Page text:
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Courtesy: Washington State Athletics
Standing Firm
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Courtesy: Washington State Athletics
Release: 09/22/2003
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Sept. 22, 2003

Washington State's defensive front four developed a motto during the offseason that they hope will carry them to another dominating performance in 2003; All business, all the time.

Defensive tackles Faafetai Tupai and Jeremey Williams, and ends D.D. Acholonu and Isaac Brown, all seniors, eventually turned that mindset into something that every great unit truly needs, a nickname. The foursome, which helped WSU hold opponents to just over 87 yards on the ground in 2002 and lead the Pac-10 in sacks with 55, wants to be known as "The Firm" in what will be the final season in Crimson and Gray for each of them.

Not just anybody gets a nickname. It has to be earned, and this group has the credentials.

Tupai, a 6-5, 320-pound California native, has 21 career starts and is the group's top run stopper. Williams is the renaissance man of the unit, a three-time first team Pac-10 All-Academic selection and conference honorable mention pick in 2002. He also played with a broken leg through most of his freshman season. Acholonu and Brown are dedicated to disruption coming off the corners and entered their senior seasons with a combined 35.5 career sacks.

Collectively, "The Firm" has played in 142 games, starting 47, recorded 288 tackles, including 79.5 behind the line, and sacked opposing quarterbacks 47.5 times. Williams expects to add to those numbers in 2003.

"We are going out to dominate," said Williams, who has been dubbed "Hiz Honor" by his fellow defensive linemen. "We want to lead the nation in everything. We want to be those bad boys that people are scared to come to Martin Stadium and face. We think that we have worked and grown up enough now that this being our last year, we think we can accomplish that."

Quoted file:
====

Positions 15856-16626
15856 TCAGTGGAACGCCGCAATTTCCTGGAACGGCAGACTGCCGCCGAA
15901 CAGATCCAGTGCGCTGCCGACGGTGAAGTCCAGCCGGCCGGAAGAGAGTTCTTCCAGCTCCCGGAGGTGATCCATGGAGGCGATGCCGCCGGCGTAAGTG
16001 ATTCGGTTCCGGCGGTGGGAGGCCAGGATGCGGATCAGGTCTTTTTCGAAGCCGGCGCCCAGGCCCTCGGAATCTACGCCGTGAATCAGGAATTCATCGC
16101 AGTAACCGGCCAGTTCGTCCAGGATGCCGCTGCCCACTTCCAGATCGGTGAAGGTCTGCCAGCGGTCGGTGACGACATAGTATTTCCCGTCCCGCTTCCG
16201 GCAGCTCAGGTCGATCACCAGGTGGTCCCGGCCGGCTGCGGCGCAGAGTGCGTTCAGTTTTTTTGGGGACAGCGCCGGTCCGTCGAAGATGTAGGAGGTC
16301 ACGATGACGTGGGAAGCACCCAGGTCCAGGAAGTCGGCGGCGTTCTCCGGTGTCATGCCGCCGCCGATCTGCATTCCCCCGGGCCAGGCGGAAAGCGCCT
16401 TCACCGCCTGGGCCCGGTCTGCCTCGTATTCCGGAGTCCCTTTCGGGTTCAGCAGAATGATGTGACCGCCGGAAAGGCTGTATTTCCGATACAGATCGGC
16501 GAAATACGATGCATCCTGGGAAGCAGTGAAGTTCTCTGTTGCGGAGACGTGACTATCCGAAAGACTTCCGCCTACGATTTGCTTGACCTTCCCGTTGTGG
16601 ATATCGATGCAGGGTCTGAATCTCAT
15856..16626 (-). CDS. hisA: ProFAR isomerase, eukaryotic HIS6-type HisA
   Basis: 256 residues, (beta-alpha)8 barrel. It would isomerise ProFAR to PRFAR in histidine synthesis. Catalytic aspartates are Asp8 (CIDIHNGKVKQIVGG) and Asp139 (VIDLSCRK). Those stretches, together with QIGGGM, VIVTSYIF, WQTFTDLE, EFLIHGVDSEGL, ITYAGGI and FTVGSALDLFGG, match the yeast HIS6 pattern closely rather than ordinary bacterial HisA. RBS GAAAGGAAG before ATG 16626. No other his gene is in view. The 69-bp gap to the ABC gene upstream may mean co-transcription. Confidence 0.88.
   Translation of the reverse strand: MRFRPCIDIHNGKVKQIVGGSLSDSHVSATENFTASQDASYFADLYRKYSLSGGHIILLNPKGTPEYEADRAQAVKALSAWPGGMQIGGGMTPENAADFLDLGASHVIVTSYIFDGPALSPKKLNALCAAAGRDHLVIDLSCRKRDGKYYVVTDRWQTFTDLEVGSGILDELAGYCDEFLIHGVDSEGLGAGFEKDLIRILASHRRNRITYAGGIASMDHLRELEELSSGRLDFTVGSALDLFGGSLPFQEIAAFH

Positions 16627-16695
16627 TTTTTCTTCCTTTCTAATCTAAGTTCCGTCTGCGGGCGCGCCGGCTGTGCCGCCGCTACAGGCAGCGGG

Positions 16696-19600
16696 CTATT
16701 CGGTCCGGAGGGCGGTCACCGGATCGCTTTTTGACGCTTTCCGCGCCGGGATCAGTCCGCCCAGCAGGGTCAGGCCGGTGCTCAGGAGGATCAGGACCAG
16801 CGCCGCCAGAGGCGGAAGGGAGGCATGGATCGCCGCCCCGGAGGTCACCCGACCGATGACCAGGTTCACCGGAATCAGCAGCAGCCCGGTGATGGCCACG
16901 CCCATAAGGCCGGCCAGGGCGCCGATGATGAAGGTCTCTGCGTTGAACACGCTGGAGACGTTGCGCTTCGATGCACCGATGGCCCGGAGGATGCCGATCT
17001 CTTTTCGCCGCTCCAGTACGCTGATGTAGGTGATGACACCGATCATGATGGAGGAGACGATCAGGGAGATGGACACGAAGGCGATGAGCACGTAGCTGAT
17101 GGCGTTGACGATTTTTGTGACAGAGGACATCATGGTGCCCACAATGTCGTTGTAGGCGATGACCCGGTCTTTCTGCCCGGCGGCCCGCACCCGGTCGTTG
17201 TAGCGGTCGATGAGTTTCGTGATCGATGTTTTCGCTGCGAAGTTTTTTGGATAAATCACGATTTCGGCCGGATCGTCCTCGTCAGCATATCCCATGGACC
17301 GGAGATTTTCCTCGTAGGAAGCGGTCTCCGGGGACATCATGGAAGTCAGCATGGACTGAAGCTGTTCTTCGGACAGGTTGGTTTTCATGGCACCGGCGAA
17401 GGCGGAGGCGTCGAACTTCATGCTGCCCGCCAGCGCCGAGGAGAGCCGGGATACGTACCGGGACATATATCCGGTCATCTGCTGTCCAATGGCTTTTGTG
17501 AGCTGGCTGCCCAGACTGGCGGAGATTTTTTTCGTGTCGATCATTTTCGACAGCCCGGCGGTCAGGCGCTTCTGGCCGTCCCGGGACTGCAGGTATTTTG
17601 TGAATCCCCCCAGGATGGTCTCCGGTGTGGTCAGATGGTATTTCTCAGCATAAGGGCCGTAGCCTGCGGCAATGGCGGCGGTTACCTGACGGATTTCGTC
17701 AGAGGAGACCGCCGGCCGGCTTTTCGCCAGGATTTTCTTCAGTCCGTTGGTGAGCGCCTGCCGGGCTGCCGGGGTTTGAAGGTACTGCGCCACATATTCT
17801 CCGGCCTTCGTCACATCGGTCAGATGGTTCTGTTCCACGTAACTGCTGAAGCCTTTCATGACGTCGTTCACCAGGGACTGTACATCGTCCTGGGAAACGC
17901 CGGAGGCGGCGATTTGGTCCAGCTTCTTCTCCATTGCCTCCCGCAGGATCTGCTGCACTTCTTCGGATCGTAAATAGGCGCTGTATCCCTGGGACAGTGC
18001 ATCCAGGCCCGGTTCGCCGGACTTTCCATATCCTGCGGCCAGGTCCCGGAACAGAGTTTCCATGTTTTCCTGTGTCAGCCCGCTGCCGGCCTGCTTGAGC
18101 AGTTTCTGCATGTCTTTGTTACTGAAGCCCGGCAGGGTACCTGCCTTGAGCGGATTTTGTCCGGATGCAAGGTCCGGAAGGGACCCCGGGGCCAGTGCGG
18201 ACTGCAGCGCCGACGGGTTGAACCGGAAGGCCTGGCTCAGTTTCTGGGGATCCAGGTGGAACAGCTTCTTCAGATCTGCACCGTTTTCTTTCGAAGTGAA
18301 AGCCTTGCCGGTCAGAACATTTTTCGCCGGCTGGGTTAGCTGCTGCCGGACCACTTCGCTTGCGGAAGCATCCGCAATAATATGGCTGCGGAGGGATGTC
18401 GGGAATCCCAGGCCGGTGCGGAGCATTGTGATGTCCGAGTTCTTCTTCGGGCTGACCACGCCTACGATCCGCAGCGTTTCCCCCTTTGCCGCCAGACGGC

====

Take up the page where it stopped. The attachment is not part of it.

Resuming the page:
Despite the experience and talent that Williams and the gang possess, they were largely overlooked by the media in preseason publications due to the unexpected loss of the 2002 Outland Trophy winner, Rien Long, who jumped to the NFL a year early.

"Rien was a great player and he did a lot of good things last year," Williams said. "We don't feel that one individual has to pick up for him. We are going to do things just like we would if he was here."

Early returns on the 2002 campaign point to another solid season for The Firm. Against Idaho Aug. 30, WSU yielded a mere 83 rushing yards at just 3.19 yards per attempt. Brown, who is known as "Da' Prosecutor", says it is comforting to see familiar faces around him each time he lines up.

"We all came in the same class and have gotten to know each other," Brown said. "On the defensive line there are so many calls and it's important that we are in the right place. We can just look at each other and know what we are thinking."

With all the talk of high expectations in 2003, the senior-laden group is guarding against a letdown and trying to make sure its own expectations are met.

"We stay on each other and make sure that we all stay grounded," Brown said. "Our goal has always been to make sure that the sum of our production is bigger than the individual parts."

The Firm, which is getting some help this season from reserve defensive ends Adam Braidwood and Mkristo Bruce, as well as tackles Steve Cook and Josh Shavies, should have enough parts to make its last season on the Palouse a very productive one.

Washington State Cougars Athletics
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